And then you didn’t sleep with him? You actually sang while he was moaning and groaning? My dear daughter, don’t you realize we’re penniless? Have you forgotten all we’ve gotten from him, how we would have had to struggle last winter if the love goddess hadn’t sent him to us?

{ εἶτα οὐδὲ συνεκάθευδες, ἀλλὰ καὶ ᾖδες ἐκείνου δακρύοντος; οὐκ αἰσθάνῃ, ὦ θύγατερ, ὅτι πτωχαί ἐσμεν, οὐδὲ μέμησαι ὅσα παρ᾽ αὐτοῦ ἐλάβομεν ἢ οἷον δὴ τὸν πέρυσι χειμῶνα διηγάγομεν ἄν, εἰ μὴ τοῦτον ἡμῖν ἡ Ἀφροδίτη ἔπεμψε }[2]

Another mother complained that her daughter was dating a man who wasn’t paying her anything, but only promising to marry her in the future. Meanwhile, she was refusing to sleep with men offering her a lot of money. Her mother scornfully recounted:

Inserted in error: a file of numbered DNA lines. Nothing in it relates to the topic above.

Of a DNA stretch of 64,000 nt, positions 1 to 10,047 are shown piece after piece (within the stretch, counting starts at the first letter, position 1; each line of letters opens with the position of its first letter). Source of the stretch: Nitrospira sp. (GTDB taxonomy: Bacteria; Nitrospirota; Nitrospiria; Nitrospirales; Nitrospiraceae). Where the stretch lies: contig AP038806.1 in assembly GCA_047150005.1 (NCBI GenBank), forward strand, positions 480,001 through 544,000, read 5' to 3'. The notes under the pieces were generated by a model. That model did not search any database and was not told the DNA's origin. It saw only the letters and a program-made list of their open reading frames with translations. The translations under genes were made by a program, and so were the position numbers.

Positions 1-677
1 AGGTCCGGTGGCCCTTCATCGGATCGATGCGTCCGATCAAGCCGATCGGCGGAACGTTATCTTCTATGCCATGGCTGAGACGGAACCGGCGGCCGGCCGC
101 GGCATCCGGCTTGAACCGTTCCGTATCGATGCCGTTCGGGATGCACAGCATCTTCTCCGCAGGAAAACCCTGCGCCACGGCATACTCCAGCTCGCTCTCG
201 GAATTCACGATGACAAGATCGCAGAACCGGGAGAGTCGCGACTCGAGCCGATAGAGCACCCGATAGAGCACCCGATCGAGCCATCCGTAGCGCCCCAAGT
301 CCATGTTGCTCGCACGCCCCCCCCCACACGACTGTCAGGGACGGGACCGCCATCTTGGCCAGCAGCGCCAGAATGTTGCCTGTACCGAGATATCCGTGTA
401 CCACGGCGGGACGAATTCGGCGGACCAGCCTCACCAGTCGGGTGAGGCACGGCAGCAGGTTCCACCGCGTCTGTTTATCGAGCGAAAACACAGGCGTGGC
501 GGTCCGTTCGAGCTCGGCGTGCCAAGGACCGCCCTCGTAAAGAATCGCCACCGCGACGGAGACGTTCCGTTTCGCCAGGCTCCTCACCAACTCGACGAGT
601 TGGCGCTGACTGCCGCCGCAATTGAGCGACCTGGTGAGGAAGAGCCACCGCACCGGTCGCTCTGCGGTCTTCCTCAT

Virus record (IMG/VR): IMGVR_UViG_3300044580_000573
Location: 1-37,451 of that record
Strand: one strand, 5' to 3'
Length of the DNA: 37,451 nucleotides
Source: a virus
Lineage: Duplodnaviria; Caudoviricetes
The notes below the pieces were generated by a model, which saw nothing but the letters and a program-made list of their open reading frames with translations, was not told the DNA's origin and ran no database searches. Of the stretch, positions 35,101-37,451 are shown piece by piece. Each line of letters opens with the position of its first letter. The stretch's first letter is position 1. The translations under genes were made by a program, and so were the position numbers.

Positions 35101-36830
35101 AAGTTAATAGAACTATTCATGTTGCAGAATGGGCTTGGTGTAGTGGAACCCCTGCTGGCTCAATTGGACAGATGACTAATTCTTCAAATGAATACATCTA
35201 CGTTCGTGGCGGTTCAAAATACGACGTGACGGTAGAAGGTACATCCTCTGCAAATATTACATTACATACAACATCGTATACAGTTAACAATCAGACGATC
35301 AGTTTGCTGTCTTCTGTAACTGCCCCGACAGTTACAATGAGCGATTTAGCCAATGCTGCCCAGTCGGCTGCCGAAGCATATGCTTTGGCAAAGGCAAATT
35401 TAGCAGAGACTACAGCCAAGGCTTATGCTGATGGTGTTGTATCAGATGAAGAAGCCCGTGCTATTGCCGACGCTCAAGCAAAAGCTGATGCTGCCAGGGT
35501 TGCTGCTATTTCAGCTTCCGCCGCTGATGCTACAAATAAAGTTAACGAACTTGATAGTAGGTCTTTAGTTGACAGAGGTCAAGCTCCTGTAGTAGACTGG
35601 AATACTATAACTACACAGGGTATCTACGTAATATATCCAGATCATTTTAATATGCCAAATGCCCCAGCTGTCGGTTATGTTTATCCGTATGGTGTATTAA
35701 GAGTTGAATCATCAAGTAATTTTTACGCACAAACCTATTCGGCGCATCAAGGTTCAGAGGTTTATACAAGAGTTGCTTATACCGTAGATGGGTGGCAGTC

Yesterday that farmer from Acharnia — he didn’t have a beard either — came here with two big bills, money from the wine his father had sent him to sell. You turned up your nose at him. You had to sleep with your Adonis, that boy Chaereas.

{ καὶ πρῴην μὲν ὅτε ὁ γεωργὸς ὁ Ἀχαρνεὺς ἧκε δύο μνᾶς κομίζων, ἀγένειος καὶ αὐτός — οἴνου δὲ τιμὴν ἀπειλήφει τοῦ πατρὸς πέμψαντος — σὺ δὲ ἐκεῖνον μὲν ἀπεμύκτισας, καθεύδεις δὲ μετὰ τοῦ Ἀδώνιδος Χαιρέου. }[3]

Not all young women desire financial success, nor do all young women dream of triumphing in a bride-show for the emperor, or in a beauty pageant broadcast worldwide on major television networks. A mother should tolerate a daughter who complacently loves just one boyfriend and wants to marry him, without even receiving money from him or the promise of a lavish wedding.

A young woman can feel coerced into competing with other young women. For example, Philinna’s man Diphilus was kissing and whispering to Lamprias’s woman Thais. Philinna explained to her mother: